The employment in the prose parts of our story of the two divine names Elohim by the side of YHWH has led the followers of the Documentary Theory to the vain attempt of breaking up our story into fragments of a Yahwistic and of an Elohistic document. But as we have shown ... the employment of Elohim by the side of YHWH is specially characteristic of early prose narrative in the Pentateuch and in the historical books. There can be no doubt whatever that this masterly story (with the exception of the episode of the she-ass) forms a literary unity by a single author. As already noted by some modern scholars, it is artistically planned to lead up progressively to the impressive climax of frustration for both Balak and Bileam and of success and triumph for Israel. But there is a surprising disagreement between the episode of the she-ass (xxii, 22-35a) and the preceding permission finally given to Bileam to go with Balak's messengers (v. 20). Already the ancient
rabbis sought to harmonize the contradiction but without success. It seems best to assume that the whole episode is a later addition. It is plainly a folk-tale with the broad humour of a folk-tale in derision of the pagan prophet. He failed to see what the humble she-ass had seen, was rebuked by the animal, and sharply reprimanded by the angel. For the purpose of ridiculing the pagan prophet the tale overlooks the divine permission previously given him, and also deviates from the main story in making Bileam journey in the company of his two lads instead of with the princes of Moab. The insertion of the addition is marked (as elsewhere, e.g. Gen. vi, 17; cf. above p. 34, etc.) by the resumption of the words preceding it (v. 35b-21b).
The story of Balak and Bileam is not an organic part of the Pentateuchal narrative. It has nothing to say of the covenant and of its promise of Canaan. It is no more than an episode inserted in the narrative. This was already acknowledged by the ancient rabbis who declared: "Moses wrote the five books of the Torah and then wrote again the section of Balak and Bileam" (Jerus Sotah, ch. v, end; also Babli Bathra, 14b). But perhaps it may seem unlikely that Israel's supreme prophet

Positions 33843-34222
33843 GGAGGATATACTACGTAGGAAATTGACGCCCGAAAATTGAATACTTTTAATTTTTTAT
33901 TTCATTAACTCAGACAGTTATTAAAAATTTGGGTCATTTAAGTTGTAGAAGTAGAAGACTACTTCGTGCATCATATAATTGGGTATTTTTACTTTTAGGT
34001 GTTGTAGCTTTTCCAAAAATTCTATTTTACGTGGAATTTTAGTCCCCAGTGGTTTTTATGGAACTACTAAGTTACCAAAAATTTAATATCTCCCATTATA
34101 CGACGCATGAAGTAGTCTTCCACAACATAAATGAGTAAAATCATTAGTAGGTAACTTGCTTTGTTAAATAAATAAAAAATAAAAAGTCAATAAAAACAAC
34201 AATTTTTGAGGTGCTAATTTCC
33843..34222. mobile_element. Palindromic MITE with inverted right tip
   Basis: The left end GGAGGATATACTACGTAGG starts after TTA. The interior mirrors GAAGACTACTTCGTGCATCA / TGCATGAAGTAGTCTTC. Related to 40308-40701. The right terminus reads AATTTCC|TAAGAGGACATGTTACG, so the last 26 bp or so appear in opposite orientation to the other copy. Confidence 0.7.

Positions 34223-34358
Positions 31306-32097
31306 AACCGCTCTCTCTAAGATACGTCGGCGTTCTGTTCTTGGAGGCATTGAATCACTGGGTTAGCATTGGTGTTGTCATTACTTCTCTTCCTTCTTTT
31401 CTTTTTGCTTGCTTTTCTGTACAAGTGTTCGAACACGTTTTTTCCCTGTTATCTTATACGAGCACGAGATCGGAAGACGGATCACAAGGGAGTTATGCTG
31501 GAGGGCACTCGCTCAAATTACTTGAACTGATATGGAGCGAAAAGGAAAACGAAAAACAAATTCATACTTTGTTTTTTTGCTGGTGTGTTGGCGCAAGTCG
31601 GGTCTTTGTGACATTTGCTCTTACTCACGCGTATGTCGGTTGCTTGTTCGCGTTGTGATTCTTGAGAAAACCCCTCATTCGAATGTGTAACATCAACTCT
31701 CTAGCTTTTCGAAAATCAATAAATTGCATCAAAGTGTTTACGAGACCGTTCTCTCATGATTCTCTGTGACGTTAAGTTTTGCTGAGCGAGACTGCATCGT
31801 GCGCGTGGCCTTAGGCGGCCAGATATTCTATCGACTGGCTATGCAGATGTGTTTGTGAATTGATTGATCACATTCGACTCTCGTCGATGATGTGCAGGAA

would himself employ a Mesopotamian prophet-soothsayer of a questionable moral character as a mouth-piece for the announcement of Israel's future greatness. Perhaps it was another inspired poet in age of Moses who composed this masterpiece.
M.H. Segal, *The Pentateuch: Its Composition and Its Authorship and Other Biblical Studies* (Jerusalem: Magnes, 1967)
Elöbim bas gone up with a shout, YHWH witb the sound of a trumpet; the two Names are parallel to each other in the two lines, because, as we have stated, they are identical, YHWH being Elõbim. The same obtains in Psalm lxvii, and in many other psalms. The position is similar, to a certain extent, to what we found in the wisdom literature of the other peoples, who use a general term when they wish to convey the general concept of Deity, and proper names when they desire to refer to the distinctive character and atributes of their gods. I said 'similar to a certain extent', since there is actually a vast difference between the two. The resemblance lies in the literary form; the divergence is conceptual. The great innova-
tion on the part of the Israelites consists in the fact that, while the writings of the pagans give expression, on the one hand, to the abstract and general notion of Divinity, and, on the other, make mention of some particular god, in Hebrew literature the concept of the specihc God of Israel is completely identified with that of the God of the whole earth. YHWH, whom the children of Israel recognize and before whom they prostrate themselves, is none other than Elöbim, of whose dominion over them all men are more or less clearly conscious, and whom they are destined to acknowledge fully in time to come. This is the sublime thought to which the Biblical poets give expression through the variation of the Names.